This isn’t the only event that’s had to adapt. We are currently working with Greenwich Comedy Festival, who have moved their 2020 edition to the lawns of Greenwich Maritime Museum. A carefully spaced outdoor seating arrangement has replaced the Big Tops of previous years.

The entire live events industry will need to be more flexible and creative about how they stage shows. Realistically, we know going outdoors isn’t practical for a number of venues, or for fans. The unpredictability of English weather is a factor, as is the complexity of acquiring a license to hold an outdoor event.

2. Seating-only events

Many life-long music fans will argue that sitting down at a concert detracts from the experience and atmosphere. Unfortunately, seated concerts will become the standard, at least from a short-term perspective.

With seating it’s a lot easier to maintain social distancing, as opposed to a crowd of people who are free to move around. Cinemas are operating with an empty seat in-between each visitor, or by clustering households together. If your venue has seating installed already, this is mostly likely the model you’ll have to follow.

The concept of ‘social bubbles’ has been used a lot in government’s rhetoric during the pandemic. This has practical applications in seating arrangements. Greenwich Comedy Festival are only selling tickets in pairs. Their proposed seating area is divided into ‘blocks’, along with staggered arrival times:

The audience area at Greenwich Comedy Festival has been split into four completely separate blocks – each with their own colour code, entrance & exit points, toilet & hygiene facilities & dedicated PPE-adorned staff.

Of course, the main challenge all types of business are facing is that social distancing measures reduce overall capacity. 100 standing fans take up far less space than 100 seated, socially-distanced fans. Nevertheless, customer safety must take priority over profits until the virus has been defeated. Large crowds of dancing fans can only return once social distancing measures have been removed.

3. Advance tickets will play a huge role

The idea of spontaneously attending a gig could be over in the age of Covid-19. Advance tickets provide a chance to collect customer information. This is mandatory to aid with local contact tracing efforts.

Pre-booking should be actively encouraged regardless of the pandemic, as it allows you to gauge attendance numbers and adapt your marketing efforts accordingly. But now it’s more important than ever.

For nightclubs in particular, staggered arrival times could go hand-in-hand with advance tickets. Many club events already offer tiered tickets that have varying entry times. but this may become more commonplace for all types of events. Staggered arrival times reduce queuing times and allow you to better control the flow of fans in and out of your venue.

We understand that many nights out aren’t meticulously planned out beforehand. The best way to still allow on-the-door tickets would be to implement a scannable QR code that takes fans straight to a contact information form. No one wants to extra hurdles for potential customers, but venues have few other options until the rules around contact tracing relax.

Concluding words

In many ways, it’s too early to make any serious assumptions about what the future of music venues looks like. While this is partly due to the government’s emphasis on other parts of the economy, it’s mainly because hospitality is intrinsically linked to close-quarters social interaction. The audience plays a huge role in creating the experience that fills venues in the first place.

What venue owners, artists and fans can all agree on is that no one likes an empty club.

Back to Business

Throughout the pandemic the E1MA team have been busy helping our clients adapt to an ever-changing landscape. Now as restrictions continue to ease, we’re doing everything we can to ensure our clients get off a flying start as their doors re-open. Here’s what we’ve been working on:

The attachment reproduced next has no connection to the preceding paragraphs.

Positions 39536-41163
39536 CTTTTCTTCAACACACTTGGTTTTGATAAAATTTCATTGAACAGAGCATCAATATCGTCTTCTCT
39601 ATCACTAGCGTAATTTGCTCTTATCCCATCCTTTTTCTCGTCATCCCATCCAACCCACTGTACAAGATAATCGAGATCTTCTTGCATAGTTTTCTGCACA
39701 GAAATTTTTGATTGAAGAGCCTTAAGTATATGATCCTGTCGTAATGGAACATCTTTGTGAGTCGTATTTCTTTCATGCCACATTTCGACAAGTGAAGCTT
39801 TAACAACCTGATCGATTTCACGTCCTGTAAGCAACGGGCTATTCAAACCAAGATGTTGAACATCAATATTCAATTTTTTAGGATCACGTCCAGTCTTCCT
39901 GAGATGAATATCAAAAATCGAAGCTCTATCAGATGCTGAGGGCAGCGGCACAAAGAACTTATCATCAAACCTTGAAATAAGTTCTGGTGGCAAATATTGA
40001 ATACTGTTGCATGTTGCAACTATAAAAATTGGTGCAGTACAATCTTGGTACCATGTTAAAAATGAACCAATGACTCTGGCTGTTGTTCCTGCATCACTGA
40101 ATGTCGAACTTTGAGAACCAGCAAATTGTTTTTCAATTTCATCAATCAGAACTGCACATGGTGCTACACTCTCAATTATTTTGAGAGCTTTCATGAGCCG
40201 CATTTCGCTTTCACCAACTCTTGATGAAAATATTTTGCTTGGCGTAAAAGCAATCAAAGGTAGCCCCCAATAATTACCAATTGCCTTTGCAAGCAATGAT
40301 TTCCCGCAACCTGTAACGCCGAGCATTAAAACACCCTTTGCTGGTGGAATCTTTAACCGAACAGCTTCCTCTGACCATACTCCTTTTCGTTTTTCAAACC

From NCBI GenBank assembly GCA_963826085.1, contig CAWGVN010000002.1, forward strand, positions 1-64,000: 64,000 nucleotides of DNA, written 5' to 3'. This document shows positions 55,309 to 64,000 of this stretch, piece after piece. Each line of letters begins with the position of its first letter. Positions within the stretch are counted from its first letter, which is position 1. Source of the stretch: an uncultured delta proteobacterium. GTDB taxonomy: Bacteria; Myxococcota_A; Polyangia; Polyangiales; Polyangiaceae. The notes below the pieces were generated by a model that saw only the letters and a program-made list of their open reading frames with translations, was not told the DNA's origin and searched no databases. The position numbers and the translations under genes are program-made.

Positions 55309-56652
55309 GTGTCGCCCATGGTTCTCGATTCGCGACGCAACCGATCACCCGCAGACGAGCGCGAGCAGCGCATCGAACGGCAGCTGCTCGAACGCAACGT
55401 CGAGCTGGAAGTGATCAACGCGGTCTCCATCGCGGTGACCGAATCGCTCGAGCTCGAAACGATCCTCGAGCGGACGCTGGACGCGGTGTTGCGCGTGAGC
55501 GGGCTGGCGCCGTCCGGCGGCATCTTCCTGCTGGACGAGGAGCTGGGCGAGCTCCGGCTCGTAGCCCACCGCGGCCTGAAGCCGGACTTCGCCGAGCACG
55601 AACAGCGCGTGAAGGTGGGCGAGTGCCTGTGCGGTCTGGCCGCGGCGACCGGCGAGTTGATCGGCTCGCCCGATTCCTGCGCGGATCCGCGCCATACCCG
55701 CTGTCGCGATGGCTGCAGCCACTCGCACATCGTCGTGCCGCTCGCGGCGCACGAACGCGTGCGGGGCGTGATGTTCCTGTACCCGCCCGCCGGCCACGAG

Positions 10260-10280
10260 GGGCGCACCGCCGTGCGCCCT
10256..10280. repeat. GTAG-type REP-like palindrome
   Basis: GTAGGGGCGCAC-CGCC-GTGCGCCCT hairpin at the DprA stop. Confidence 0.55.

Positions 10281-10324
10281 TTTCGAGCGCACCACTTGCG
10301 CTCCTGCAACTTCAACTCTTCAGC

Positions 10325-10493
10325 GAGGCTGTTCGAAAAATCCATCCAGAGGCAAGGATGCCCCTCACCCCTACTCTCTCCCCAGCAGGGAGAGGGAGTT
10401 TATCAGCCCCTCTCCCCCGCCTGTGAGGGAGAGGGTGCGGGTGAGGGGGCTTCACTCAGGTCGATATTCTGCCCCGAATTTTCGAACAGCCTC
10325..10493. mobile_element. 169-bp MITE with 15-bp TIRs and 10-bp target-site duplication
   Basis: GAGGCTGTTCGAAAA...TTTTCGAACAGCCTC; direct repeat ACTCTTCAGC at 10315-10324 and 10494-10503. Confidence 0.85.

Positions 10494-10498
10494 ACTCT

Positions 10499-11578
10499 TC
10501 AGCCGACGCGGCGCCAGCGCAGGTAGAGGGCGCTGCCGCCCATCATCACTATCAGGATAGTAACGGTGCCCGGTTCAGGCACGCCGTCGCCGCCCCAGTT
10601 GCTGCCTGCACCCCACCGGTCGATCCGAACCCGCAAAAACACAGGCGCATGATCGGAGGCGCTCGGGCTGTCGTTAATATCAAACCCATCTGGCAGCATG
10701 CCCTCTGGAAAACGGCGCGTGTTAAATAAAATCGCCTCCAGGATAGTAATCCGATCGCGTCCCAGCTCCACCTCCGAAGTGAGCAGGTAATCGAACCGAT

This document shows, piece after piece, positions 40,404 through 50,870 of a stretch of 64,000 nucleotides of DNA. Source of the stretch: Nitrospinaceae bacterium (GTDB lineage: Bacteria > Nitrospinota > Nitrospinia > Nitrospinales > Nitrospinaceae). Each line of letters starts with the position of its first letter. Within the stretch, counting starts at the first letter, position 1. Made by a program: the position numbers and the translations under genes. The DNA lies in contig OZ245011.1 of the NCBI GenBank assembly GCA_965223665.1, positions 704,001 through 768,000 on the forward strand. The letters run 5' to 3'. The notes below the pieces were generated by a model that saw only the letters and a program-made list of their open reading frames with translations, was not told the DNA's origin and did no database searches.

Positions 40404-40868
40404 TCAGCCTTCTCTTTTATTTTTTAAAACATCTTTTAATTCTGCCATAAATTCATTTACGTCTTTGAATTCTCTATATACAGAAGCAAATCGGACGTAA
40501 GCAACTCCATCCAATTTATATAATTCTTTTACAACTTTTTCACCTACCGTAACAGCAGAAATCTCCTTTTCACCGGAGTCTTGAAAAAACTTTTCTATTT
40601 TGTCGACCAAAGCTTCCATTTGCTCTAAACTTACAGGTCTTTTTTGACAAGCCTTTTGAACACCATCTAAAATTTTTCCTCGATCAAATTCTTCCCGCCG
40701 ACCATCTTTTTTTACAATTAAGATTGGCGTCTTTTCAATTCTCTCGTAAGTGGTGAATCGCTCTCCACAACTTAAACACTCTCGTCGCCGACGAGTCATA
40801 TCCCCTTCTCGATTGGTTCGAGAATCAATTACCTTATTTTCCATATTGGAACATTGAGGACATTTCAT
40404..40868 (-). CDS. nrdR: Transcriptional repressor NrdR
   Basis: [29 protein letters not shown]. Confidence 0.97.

Greenwich Comedy Festival

London’s leading comedy festival, Greenwich Comedy Festival sees over 30 top-tier comedians perform in front of thousands across 5 days and nights. From international-renowned acts to rising stars, all can be found at this boutique festival taking place in the heart of the city.

For this year’s instalment they’ve made a few changes to make the festival as safe and enjoyable as possible. This includes moving it to the lawns of Greenwich Maritime Museum. The open-air setting will feature a domed stage, socially-distanced seating and delicious food & drink purchasable via their app.

E1MA have been advising on and executing their social media marketing strategy. We constructed a social media timeline and populated it with a variety of posts, tailored for each platform. Maintaining close communication with the organisers, we carefully crafted copy that both reflects the comedy festival’s personality and drives sales.

This organic output has been supplemented with paid social. The E1MA team are creating and maintaining ad campaigns, making sure they are seen by the right audiences at the right time.


Platform is the UK’s #1 social gaming experience, located in the heart of London. Taking gaming to the next level, their unique space features classic games, delicious cocktails, and mouth-watering pizza. From eSports to bottomless brunch, anything goes at this fun-filled venue.

A total transformation has taken place at Platform, illustrated by their exciting new re-brand. The passionate team have worked hard to make sure visitors can get the full Platform experience in a safe manner. Separate gaming booths, table service, a venue flow system and regular cleaning are just a handful of the measures Platform have taken so everyone can #GameSafe.

We’ve been working with Platform on their digital media strategy, conveying their unique brand personality and driving bookings through carefully-crafted social media ads. These ads are continually monitored and maintained, highlighting their performance through regular reporting. E1MA also manage email campaigns for Platform – this omni-channel approach converts fans into customers.

Karma Cans

Starting off in a basement kitchen, Karma Cans has grown into full-fledged corporate catering service delivering over delicious, sustainable meals a day across London.

Community is an important part of Karma Cans’ ethos, and this year they’ve decided to host a summer-long pop-up restaurant at Hoxton Docks. The Karma Cans Rooftop Summer Series featuring several of their iconic dishes, set on a safe and welcoming rooftop overlooking the canal.

To ensure this got off to a flying start, we devised a social media competition that both created awareness and generated email sign-ups. E1MA then constructed mailers that provided more information on the venue and encouraged online bookings.

We ran a lead generation & brand awareness campaign alongside this. By creating lookalike audiences based on Karma Cans’ existing fans and focusing on the local area, we delivered ads to the right people. This resulted in a higher familiarity with the Karma Cans brand and ultimately, more bookings.